Summary: Three times it didn’t matter that he loved her, and the one time it did. Revised version of a Pinecone entry (the first line was given to be expanded into a story.) This is the ninth story in the “Art” universe.
Word Count: 630
In the end, it didn’t matter that he loved her. She went away to help the tribe, fully aware that there wouldn’t be a coming back. The lives of so many were more valuable than the happiness of one person, or even of two. Her commitment to duty, rightness, humanity was stronger than the butterflies in her stomach. No one could fault her for that. He couldn’t fault her for that, could he?
You would have done the same. The voice whispering those words in his head wasn’t as tiny and low as he would have wished it to be. It was loud and clear; and it was right: he wouldn’t put his wishes above others’ needs, either. He would have left, too.
The actual low and tiny voice in his head said that he still rather had her stay with him regardless. When the low and tiny voice was angry with him, it spat that perhaps he hadn’t been worth it—or Ruth wouldn’t have left despite everything.
In the end, it didn’t matter that he loved her. She turned her back on him, and left with her people seeking a place where they could live their believes without being harassed. Too many people depended on her leadership, and she felt responsible for allowing violence feasting on her folk.
She never even considered coming back once her people had reached their Promised Land, and he never asked her to do it. He understood why she couldn’t imagine adjusting to his kind of life—he wouldn’t be able to adjust to her kind of life, either.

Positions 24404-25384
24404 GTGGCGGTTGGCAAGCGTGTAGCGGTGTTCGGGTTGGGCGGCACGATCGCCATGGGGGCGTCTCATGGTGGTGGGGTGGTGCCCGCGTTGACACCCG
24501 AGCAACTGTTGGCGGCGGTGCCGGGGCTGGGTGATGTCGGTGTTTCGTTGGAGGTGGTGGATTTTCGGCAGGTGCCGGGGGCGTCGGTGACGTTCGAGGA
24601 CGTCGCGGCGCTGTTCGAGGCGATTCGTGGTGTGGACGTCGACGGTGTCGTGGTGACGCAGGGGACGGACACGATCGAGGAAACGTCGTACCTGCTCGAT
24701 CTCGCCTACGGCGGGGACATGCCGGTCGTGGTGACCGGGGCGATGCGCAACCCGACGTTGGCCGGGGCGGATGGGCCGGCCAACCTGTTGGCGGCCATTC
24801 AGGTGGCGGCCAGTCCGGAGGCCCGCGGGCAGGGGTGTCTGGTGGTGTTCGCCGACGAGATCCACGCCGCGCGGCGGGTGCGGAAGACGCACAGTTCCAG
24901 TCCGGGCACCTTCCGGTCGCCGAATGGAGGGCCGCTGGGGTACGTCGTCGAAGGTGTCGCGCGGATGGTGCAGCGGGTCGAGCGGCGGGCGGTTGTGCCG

The low and tiny voice laughed at him. Oh, so you do understand, it said, whom do you think you’re kidding? And that Regina would have tried to adjust, if she’d really thought he was what she wanted.
In the end, it didn’t matter that he loved her. She rode away with Cousin Will, taking the child he’d almost considered his own with her. He said he loved her, but not in the same way she loved Will, and that it was all right, that it didn’t hurt. But the rejection did hurt, and he didn’t need the tiny, low voice to tell him that he actually had loved her in more ways than he openly admitted.
When annoyed with him, the voice did not hesitate to add to his misery by pointing out that Laura apparently hadn’t thought him lovable enough to give him the family he so desperately wanted.
In the end, it didn’t matter that he tried to ignore that he loved her. She bestowed him with more love than anyone before her, intrusted herself to him in a way that left her vulnerable. She was the strongest woman he’d ever met, and yet for him she laid open her weaknesses.
He tried to discount it, brush it aside. Brush her aside. He nearly succeeded in hurting her enough to drive her away—but then she offered him her dreams, her future; and the voice in his head whispered, kiss her and never let her go again. For the first time in his life, he acknowledged the wisdom of the voice, and did as told.
In the end, all that mattered was feeling Juliet commit herself to his arms.
You have witchcraft in your lips ~ William Shakespeare, Henry V